Vous êtes sur la page 1sur 61

The Muscular System

CP chapter 8 Honors Chapters 10, 11

I. Muscle tissue
A. - 40 -50% of body weight B. study of muscles - myology

II. How skeletal muscles produce movement

A. Origin & insertion
1. Exert force on tendons which pull on bones, skin 2. most cross one joint & attach to the articulating bone that forms the joint

3. when muscles contract, one articulating bone is drawn toward the other.
a) origin- attachment to the stationary bone Usually more prominent b) insertion attachment to the moveable bone Usually distal.. Can be small

B. Lever systems & leverage 1. bones serve as levers; joints as fulcrums 2. the lever is acted on by 2 different forces: resistance (load) & effort 3 types (depends on position of fulcrum
4. Leverage: mechanical advantage gained by lever responsible for muscle strength & range of motion

a) 1st class lever

Example: see-saw, scissors

a) 2nd class lever


Example: wheelbarrow, nutcracker

a) 3rd class lever

Example: baseball bat, broom

III. Naming
A. names based on several types of characteristics which help in remembering names
1. direction of muscle fiber 2. location 3. size of muscles 4. shape 5. origin & insertion 6. action

IV Properties of muscle tissue

A. electrical excitability ability to respond to stimuli by producing electrical signals called action potentials
B. contractility- ability to contact (generating tension) when stimulated

C. extensibility ability to stretch w/out being damaged

D. elasticity ability to return to its original shape (after contracting or extension)

V Functions of muscle tissue

A. Produce body movements -walking, running
B. Stabilize body positions holding head upright

C. Moving substances internally -bladder, stomach, blood flow D. Producing heat - thermogenesis; shivering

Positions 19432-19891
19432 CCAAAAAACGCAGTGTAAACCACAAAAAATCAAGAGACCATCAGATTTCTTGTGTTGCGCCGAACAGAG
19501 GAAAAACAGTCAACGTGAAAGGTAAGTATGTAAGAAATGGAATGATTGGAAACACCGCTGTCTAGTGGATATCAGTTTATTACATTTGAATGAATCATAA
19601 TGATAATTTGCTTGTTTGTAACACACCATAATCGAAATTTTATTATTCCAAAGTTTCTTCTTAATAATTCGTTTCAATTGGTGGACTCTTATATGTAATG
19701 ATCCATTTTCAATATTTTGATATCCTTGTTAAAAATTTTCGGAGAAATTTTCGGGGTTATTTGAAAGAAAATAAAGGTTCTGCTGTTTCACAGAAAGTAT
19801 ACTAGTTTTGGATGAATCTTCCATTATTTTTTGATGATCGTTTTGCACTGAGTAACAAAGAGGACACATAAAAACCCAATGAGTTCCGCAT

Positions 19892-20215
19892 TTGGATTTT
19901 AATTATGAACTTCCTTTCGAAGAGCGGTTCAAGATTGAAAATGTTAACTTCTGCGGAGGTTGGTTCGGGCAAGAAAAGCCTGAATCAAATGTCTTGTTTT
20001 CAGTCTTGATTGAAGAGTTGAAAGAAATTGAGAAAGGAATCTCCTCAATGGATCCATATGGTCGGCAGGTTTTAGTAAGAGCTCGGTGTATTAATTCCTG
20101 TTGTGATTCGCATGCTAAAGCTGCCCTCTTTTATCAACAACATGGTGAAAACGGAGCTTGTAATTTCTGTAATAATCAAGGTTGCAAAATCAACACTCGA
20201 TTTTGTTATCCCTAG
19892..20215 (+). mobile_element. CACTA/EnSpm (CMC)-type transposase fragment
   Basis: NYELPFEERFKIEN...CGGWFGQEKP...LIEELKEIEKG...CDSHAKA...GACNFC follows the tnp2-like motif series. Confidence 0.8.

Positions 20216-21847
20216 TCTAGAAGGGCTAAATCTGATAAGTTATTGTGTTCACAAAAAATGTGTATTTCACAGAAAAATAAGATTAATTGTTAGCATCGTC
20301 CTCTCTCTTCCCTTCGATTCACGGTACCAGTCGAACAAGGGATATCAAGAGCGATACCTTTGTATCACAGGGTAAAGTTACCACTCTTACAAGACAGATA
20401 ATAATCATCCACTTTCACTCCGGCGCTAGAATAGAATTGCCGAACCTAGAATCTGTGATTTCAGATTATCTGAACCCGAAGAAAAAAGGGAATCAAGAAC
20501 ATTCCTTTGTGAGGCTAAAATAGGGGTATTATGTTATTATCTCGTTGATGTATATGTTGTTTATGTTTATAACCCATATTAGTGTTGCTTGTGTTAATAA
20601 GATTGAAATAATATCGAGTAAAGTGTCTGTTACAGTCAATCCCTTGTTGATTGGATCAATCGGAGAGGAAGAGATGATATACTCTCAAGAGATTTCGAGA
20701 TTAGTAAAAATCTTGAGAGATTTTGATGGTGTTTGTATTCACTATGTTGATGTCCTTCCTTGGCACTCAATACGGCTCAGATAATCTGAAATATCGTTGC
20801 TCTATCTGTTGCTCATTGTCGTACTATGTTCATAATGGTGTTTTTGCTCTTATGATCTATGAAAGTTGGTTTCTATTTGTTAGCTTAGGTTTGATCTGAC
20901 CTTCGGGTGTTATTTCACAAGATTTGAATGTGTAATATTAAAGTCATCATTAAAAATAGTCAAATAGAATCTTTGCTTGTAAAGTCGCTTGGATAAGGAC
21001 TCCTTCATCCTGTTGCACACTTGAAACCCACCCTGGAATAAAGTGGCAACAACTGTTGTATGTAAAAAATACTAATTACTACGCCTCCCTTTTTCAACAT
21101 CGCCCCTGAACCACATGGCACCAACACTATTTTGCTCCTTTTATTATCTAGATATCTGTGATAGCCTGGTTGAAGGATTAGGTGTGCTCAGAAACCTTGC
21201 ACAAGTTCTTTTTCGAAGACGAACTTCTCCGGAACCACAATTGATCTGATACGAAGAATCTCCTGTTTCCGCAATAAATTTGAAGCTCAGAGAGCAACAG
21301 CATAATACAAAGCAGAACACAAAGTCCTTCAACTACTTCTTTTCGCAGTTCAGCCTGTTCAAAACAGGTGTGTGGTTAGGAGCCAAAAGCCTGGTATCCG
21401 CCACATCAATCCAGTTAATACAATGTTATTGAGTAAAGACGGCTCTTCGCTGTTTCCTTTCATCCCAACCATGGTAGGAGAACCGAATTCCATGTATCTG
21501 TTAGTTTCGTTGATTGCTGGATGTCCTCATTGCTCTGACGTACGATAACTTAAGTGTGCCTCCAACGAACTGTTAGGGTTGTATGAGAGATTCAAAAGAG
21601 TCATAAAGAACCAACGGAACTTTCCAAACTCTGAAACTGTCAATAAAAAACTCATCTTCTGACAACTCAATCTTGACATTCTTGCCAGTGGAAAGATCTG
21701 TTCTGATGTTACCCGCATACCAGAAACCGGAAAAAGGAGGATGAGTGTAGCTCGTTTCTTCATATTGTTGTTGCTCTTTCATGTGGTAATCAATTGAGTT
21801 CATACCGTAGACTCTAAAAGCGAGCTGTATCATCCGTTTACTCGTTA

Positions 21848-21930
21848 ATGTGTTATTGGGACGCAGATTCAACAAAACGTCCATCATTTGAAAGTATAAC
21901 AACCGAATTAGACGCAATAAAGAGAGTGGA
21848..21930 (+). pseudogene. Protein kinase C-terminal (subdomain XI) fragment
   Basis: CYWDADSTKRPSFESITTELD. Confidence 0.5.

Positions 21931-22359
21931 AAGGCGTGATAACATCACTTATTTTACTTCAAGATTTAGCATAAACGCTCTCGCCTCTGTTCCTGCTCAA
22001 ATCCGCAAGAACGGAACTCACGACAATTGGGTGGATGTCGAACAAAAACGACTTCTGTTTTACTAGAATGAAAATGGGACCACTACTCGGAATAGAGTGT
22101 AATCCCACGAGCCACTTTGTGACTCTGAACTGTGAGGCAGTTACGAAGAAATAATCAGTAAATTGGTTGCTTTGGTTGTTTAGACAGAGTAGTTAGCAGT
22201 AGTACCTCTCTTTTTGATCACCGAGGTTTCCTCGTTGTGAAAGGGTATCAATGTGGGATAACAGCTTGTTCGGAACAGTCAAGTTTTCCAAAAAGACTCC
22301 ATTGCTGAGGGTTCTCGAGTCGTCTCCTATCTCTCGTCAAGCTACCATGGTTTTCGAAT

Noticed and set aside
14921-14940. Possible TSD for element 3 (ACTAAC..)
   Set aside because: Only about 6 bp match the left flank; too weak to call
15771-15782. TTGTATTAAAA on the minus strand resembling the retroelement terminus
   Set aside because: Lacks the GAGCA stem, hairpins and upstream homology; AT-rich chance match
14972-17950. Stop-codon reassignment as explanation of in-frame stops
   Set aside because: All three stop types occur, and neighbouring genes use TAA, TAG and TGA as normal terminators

E. Regulating organ volume - sphincters

VI. types of muscle tissue & functions

A. Skeletal- 40-50% of total body weight- voluntary - can be controlled subconsciously - mostly movement of bone & body parts & stabilizing body positions

B. Cardiac- only in heart - involuntary, striated

C. Smooth- non striated, involuntary - grouped in walls of hollow organs

VII Skeletal Muscle Tissue- in detail

A. connective tissue components - Wrapped in Epimysium - Perimysium surrounds fiber bundles called fascicles - Endomysium surrounds each individual fiber- myofibrils

Figure 8.1

B. Nerve & blood supply

Well-supplied with blood vessels and nerves - needs lots of ATP Terminal of a neuron on each muscle fiber

C. Myofibrils
1. made of protein 2. contractile units - sarcomeres a. thick- myosin b. thin- actin

Figure 8.2a

Figure 8.2b

D. Sarcomere - detail
1. Functional unit of striated muscle fibers - tube within a tube a. Contraction- Myosin heads (attach) form crossbridges with actin filaments- shorten (contract) fiber b. Relaxation- Myosin heads relax fiber lengthens

Figure 8.2c

Figure 8.3a

Figure 8.3b

VII. Skeletal muscle activity

A. Nerve stimulus 1. to contract, muscle cells must be stimulated by nerve impulses 2. 1 neuron & the muscles it stimulates = a motor unit

B. Neuromuscular Junction
1. threadlike extension of neuron- axon branches into axon terminals 2. Forms junction w/ sarcolemma of muscle cell
3. close/never touch- synaptic cleft

C. Muscle stimulation
1. When nerve impulse reaches muscle; neurotransmitter is released- acetylcholine 2. Creates an electrical charge- action potential

Figure 8.5

Figure 8.4

Figure 8.6

Figure 8.7

VII. Cardiac Muscle in detail

Striated, short fibers and branched Single central nucleus intercalated discs- allow action potentials to spread quickly autorhythmicity- built in rhythm Involuntary No nerve- internal pacemaker

Figure 15.2b

VIII. Smooth muscle in detail

Involuntary In internal organs Filaments not regular so not striated Visceral autorhythmic (contract as a unit) or Multi-unit type- each has own nerve and can contract independently

Figure 8.11

IX Aging
Like bone there is a slow progressive loss of skeletal muscle mass

XII. Disorders
Muscle atrophy- wasting away
Disuse Nerve supply disrupted or cut

Bells palsy- 1 sided paralysis of muscle paralysis Strabismus- eyes are not aligned

Carpal tunnel syndrome- compression of median nerve/ pain, numbness, tingling of fingers Myasthenia gravis- autoimmune; progressive damage of neuromuscular junction Muscular dystrophy- inherited X-linked muscle destroying diseases ( 1 in every 3500 male babies)

Fibromyalgia- appears between ages 25 & 50; more common in women; pain, tenderness, & stiffness Cramps- inadequate blood flow, overuse, dehydration, injury, holding a position for a long period, low levels of electrolytes

XIII. Other stuff

Botulinum toxin- blocks release of Achcontraction cannot occur (1 of most lethal chemicals known) (Botox) Rigor mortis- rigidity of death.. Crossbridges dont move (begins @ 3-4 hrs after death; lasts @24 hrs)

Figure 8-13a

Figure 8-13b

Figure 8.14

Figure 8.15

Figure 8.16

Figure 8.17

Figure 8.18

Figure 8.19

Figure 8.20

Figure 8.21ab

Figure 8.21c

Figure 8.22

Figure 8.23a

Figure 8.23b

Figure 8.24ab

Figure 8.24cd